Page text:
It is without dispute that any form of revelation that is preached, prophesied, or written, must always be judged and measured by the Scripture, especially in these days where “itching ears” and false teachers are so prevalent. I too get suspicious when I hear of “new revelation” that exists independent of the authority of Scripture. What we can’t afford to lose in this state of alertness is the need for eager hearts that see the Scripture as the living and active Word of God, the truest source of edification for every believer, a revealer of Jesus, and not merely a weapon to dispel a supposed opponent. We should be open to the idea that this very living Word of God will likely confront some of our long-held traditions or belief-systems on occasion; and if it is indeed of God, we would be the better for it. Believers who seek to grow in righteous discernment must remember that we are taught not only to discern error, but even more importantly, to discern truth, remembering Paul’s letter to the Thessalonian believers admonishing us that while we must examine everything carefully and abstain from every form of evil, at the end of the day, we must hold fast to what is good. Come to think of it, we may owe the Bereans an apology.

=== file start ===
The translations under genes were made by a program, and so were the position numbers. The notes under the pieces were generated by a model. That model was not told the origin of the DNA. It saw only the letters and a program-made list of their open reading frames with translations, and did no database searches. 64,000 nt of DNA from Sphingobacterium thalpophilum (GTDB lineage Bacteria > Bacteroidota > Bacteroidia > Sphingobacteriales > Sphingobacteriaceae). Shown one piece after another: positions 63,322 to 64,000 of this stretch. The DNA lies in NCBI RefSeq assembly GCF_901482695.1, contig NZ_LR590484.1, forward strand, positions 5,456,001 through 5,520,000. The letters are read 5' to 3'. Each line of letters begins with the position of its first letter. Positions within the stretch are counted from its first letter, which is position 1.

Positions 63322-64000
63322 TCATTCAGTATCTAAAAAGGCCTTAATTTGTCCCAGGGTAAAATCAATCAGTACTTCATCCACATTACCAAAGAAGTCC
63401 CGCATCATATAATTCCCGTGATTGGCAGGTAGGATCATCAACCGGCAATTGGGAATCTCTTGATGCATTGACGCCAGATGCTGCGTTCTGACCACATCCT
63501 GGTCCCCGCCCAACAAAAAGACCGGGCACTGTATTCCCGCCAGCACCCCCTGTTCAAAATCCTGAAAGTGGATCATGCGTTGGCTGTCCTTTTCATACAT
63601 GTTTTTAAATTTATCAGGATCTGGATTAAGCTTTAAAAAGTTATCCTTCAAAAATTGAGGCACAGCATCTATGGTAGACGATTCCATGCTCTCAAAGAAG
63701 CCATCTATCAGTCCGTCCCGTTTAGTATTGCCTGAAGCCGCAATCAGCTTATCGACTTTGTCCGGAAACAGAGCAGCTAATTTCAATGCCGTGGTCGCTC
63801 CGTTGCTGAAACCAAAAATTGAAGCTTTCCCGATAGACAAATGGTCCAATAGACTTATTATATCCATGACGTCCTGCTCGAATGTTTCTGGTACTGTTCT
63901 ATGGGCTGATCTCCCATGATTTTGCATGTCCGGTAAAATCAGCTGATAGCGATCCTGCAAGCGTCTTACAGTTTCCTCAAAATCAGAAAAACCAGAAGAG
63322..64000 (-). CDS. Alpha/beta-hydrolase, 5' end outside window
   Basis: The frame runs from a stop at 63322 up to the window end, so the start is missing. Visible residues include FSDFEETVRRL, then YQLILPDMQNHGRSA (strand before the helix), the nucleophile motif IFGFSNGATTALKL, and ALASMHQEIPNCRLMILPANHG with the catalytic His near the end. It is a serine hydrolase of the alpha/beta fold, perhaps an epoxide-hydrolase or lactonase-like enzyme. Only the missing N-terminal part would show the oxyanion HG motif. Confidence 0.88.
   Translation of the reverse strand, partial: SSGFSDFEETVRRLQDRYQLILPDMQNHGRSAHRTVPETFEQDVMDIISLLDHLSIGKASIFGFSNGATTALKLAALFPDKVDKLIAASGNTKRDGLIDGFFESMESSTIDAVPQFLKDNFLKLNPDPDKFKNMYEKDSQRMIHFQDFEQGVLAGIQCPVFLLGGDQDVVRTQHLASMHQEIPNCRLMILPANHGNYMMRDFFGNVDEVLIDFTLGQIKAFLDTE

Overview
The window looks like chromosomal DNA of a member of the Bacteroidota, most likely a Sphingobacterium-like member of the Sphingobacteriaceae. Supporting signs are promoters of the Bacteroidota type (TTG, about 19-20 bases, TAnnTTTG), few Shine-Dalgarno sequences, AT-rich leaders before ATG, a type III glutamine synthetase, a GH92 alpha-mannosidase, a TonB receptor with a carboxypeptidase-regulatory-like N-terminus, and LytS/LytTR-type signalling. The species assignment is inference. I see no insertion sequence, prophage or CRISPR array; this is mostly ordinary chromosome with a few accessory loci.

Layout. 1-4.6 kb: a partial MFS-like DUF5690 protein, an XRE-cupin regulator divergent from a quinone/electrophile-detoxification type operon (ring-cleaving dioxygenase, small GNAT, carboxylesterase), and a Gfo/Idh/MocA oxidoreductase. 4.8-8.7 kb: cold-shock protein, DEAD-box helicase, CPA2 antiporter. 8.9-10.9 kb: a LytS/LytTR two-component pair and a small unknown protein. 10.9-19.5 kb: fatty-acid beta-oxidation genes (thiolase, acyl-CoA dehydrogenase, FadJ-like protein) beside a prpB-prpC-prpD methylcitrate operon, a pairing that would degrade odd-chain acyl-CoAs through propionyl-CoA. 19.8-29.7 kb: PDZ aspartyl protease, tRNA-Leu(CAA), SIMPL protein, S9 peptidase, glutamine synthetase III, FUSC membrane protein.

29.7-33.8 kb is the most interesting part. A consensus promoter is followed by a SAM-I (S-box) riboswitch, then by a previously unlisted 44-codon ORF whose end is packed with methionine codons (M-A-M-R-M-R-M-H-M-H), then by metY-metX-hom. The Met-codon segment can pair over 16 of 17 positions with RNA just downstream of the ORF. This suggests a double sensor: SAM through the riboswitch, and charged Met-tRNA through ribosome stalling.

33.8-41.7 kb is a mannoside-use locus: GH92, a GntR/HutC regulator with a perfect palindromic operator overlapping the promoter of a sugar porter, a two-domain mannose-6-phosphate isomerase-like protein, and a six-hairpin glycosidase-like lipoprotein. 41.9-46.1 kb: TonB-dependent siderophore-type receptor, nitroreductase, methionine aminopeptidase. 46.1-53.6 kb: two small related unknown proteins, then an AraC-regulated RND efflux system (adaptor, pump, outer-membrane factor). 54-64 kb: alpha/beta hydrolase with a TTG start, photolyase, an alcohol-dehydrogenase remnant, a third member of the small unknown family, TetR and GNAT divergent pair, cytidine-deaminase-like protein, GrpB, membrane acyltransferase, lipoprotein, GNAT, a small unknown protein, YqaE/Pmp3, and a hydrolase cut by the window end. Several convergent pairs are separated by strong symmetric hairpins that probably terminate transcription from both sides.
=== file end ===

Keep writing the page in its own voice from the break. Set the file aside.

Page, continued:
Jonathan BoundsJonathan Bounds is the pastor of The Word Church in both Loon Lake, Saskatchewan and in Lloydminster, Alberta.

Find out more about them by clicking here.

1 comment

Posted on Apr 17 2015 by Gary Mason

Southeast Ontario Saturday Morning Get Together


Life Abundant Niagara
384 Concession 7
Niagara on the Lake


9:00 am – 10:30 am
Saturday, May 9, 2015


Because it’s time!
A gathering to fellowship, encourage, and support one another.
Includes a continental breakfast and a time for share and prayer.

Please let Rick know if you are intending on attending.  You can send him an email at

April 2015 Video Message from David McGrew

Posted on Apr 11 2015 by Gary Mason

April 2015 video greeting from David McGrew.

David McGrew is pastor of Keystone Victoria in Victoria, British Columbia and the National President of CFCM.

Find out more about him by clicking here.


« Prev